Children and youth in foster care can sometimes receive a very bad stereotype. Society tends to see them as undependable or always getting in trouble in school or with the law. Youth in care do not have parents asking them about school or if they have any questions about homework. Many do not have a reliable adult making sure they attend school daily and that no barriers are in the way of accomplishing and succeeding in school.
Treehouse, a nonprofit organization, is trying to change that. Treehouse was formed in 1988 in Seattle Washington and is currently expanding its services statewide. It was formed to provide assistance and support for youth to finish school and for them to have future goals for after graduation.
Stacy Bailey is an education specialist for Treehouse. She meets with youth in care weekly, usually at their school, to discuss attendance, behavior, and their classes at school. Stacy stated in a news article done by the HeraldNet, “I wish for people to be empathetic to how challenging it can be for youth to move around from place to place, person to person. They’re trying to find themselves while dealing with trauma that most people can’t imagine at that age.”
As Stacy stated, most people can’t imagine facing what these youth face at such a young age. School becomes a barrier as many youth move homes several times. While they try to stay in the same school, that isn’t always possible. These youth have to battle the complexities of high school as well as deal with the trauma and hardships of moving and changing schools. To do so, would be stressful and hard on anyone.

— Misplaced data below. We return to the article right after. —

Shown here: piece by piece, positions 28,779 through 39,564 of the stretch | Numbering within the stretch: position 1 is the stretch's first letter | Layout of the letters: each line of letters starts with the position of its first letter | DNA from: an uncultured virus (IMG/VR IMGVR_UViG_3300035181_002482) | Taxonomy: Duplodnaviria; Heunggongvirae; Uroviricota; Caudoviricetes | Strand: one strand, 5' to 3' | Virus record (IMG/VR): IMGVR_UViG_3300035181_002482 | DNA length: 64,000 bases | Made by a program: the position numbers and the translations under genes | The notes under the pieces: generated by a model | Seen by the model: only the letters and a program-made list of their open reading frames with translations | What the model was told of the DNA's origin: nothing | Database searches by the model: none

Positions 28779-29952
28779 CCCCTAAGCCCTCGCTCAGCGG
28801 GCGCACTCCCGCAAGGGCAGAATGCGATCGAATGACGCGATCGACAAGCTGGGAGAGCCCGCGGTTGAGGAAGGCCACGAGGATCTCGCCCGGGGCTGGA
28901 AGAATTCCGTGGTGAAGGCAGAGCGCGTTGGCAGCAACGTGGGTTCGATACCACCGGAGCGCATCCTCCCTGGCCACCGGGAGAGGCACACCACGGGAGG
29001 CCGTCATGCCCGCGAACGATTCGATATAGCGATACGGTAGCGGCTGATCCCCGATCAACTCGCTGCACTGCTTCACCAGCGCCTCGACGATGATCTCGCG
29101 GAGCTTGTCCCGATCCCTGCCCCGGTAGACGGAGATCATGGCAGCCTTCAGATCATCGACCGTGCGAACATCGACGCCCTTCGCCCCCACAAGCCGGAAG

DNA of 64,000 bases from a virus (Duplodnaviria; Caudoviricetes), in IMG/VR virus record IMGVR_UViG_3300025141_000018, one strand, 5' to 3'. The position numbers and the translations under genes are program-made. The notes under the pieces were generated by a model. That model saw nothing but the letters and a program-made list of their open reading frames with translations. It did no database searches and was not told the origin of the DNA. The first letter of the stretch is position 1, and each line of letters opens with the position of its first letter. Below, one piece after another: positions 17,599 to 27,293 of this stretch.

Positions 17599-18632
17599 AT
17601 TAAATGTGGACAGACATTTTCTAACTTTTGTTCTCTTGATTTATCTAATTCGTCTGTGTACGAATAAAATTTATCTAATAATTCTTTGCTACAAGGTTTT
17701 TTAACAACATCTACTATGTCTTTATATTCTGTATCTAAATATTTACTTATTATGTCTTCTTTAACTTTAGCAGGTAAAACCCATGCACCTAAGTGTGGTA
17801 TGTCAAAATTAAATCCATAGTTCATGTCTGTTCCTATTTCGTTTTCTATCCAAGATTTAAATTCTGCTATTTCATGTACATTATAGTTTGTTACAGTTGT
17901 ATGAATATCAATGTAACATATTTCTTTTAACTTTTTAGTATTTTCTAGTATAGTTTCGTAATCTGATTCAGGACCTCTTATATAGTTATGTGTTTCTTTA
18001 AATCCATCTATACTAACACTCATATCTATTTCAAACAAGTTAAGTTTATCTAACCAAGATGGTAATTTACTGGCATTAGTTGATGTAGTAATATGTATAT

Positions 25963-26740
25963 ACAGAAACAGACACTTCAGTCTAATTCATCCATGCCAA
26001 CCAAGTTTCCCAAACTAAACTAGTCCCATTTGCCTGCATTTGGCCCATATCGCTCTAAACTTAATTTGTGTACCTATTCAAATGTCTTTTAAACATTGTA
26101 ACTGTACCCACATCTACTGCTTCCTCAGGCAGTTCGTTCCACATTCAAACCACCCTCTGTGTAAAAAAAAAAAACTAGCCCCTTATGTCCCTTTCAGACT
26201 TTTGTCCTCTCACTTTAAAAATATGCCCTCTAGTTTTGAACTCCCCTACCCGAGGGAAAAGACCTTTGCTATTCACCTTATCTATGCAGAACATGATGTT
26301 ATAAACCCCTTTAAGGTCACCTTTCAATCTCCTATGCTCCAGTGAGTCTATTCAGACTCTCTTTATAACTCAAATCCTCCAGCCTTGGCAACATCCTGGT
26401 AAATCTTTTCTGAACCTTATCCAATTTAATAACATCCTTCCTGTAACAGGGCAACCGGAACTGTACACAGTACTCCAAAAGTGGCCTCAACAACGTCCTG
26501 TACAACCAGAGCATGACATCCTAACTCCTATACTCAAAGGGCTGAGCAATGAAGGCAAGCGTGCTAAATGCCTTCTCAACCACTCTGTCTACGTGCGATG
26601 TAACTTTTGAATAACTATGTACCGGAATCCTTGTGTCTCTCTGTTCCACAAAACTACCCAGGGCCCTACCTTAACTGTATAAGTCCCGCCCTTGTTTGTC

Treehouse is also expanding their services to assist youth in care with other needs outside of school. One of these needs is obtaining a driver’s license. A collaboration between Treehouse and the State’s Department of Social and Health Services Children’s Administration was created to help and pay for foster youth to obtain a license and insurance.
These youth in care deal with many adversities. It is wonderful when agencies like Treehouse can come alongside and at least be there to walk foster children through and support them through their high school and teen years.